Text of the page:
"Under New York law the precise definition of quantum meruit requires a showing of [1) the performance of services in good faith[,] [2) acceptance of services by the person to whom they were rendered[,] [3) the expectation of compensation for those services[,] and [4) reasonable value of the services." Clarke v. Max Advisors, LLC, 235 F. Supp.2d 130, 148 (N.D.N.Y. 2002) (Peebles, M.J.) (citing Freedman v. Pearlman, 271 A.D.2d 301, 304 [N.Y. App. Div. 1st Dept. 2000]).

"It is well established . . . that the existence of express written agreements under some circumstances can preclude recovery under quantum meruit . . . ." Clarke, 235 F. Supp.2d at 149 (citing, inter alia, Theatre Row Phase II Assocs. v. Nat'l Recording Studios, Inc., 291 A.D.2d 172, 175 [N.Y. App. Div. 1st Dept. 2002]). "To preclude an equitable quasi contract claim, however, the underlying express contract must be a valid contract; in other words, a plaintiff is not precluded from asserting a claim in quantum meruit . . . if it is alleged that the underlying contract is invalidated by fraud or otherwise unenforceable." Id.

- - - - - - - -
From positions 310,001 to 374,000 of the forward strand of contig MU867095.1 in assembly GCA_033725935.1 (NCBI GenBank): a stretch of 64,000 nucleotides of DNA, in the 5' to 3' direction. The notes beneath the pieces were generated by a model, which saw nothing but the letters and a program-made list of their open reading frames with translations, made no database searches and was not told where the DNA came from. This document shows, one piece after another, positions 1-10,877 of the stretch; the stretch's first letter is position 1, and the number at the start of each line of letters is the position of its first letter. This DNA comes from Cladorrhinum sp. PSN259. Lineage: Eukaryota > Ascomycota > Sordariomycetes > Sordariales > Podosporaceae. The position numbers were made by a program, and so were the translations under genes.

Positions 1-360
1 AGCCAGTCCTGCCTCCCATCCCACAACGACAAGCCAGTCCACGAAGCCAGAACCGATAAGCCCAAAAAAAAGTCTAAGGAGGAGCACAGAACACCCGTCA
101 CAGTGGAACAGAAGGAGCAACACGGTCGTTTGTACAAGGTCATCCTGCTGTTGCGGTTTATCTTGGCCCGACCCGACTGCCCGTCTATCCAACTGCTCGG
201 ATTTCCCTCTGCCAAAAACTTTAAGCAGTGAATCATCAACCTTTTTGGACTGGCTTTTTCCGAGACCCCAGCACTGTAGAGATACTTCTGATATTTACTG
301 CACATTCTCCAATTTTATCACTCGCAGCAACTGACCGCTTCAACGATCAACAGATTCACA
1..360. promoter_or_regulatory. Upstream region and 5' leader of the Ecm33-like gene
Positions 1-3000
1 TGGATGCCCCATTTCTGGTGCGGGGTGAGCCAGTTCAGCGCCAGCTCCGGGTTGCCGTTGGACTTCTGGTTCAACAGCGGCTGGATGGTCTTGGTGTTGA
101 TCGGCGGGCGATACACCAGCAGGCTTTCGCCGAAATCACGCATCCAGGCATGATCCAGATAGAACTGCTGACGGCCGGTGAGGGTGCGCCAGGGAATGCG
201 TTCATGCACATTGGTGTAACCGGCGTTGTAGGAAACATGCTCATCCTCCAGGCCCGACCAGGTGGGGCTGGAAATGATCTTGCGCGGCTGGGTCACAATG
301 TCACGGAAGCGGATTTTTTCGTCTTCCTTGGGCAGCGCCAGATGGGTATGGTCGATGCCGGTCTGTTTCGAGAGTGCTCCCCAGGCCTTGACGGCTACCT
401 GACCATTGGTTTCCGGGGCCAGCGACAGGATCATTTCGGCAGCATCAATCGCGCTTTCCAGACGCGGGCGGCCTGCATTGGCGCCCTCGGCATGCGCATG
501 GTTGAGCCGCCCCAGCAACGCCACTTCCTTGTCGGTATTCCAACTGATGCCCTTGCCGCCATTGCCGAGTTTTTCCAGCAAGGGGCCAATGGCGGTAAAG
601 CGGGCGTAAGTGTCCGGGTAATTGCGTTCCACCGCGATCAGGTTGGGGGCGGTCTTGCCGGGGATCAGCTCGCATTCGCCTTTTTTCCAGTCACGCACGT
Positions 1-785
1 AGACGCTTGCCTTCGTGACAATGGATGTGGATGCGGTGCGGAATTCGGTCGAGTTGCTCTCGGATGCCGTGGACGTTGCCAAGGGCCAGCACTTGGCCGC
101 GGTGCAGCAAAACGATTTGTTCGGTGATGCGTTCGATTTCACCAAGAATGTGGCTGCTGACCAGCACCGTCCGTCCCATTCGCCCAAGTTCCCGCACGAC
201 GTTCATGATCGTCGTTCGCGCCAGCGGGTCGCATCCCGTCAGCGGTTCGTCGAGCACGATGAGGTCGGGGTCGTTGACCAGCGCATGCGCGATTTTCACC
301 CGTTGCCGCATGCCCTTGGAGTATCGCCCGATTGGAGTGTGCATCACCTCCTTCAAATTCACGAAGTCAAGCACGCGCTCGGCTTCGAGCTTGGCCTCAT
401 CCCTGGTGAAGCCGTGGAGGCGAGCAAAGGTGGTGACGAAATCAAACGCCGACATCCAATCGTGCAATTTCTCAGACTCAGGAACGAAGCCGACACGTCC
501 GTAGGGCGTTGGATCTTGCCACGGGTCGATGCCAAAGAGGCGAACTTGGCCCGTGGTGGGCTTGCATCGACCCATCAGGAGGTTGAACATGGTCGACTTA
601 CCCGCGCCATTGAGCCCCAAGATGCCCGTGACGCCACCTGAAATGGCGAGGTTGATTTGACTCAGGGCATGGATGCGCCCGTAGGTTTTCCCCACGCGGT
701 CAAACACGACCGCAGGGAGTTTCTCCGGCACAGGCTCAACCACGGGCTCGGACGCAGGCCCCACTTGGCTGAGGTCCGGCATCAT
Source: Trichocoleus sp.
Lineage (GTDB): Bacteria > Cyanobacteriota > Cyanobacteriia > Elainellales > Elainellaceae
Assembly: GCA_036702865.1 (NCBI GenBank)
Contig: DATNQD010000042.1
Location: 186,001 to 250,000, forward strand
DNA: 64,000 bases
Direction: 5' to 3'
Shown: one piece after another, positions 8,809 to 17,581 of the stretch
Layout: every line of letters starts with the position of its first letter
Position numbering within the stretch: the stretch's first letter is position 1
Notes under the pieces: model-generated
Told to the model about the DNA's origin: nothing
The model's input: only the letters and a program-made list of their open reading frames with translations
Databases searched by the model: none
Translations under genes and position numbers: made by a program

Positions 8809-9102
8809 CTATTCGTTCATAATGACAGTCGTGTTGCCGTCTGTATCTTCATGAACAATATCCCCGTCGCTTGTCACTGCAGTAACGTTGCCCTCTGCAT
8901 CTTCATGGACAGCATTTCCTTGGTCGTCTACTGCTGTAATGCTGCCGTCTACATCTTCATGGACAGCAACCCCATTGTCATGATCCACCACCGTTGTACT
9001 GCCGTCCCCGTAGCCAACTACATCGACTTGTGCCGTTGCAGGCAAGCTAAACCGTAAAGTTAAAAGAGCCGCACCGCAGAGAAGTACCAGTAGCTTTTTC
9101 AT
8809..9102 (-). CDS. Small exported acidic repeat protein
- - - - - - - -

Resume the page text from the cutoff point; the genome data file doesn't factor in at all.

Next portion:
Here, Defendants have failed to adduce admissible record evidence establishing that the Franchise Agreement is not valid. As a result, Defendants' counterclaim for quantum meruit is dismissed.

4. Counterclaim for Breach of Contract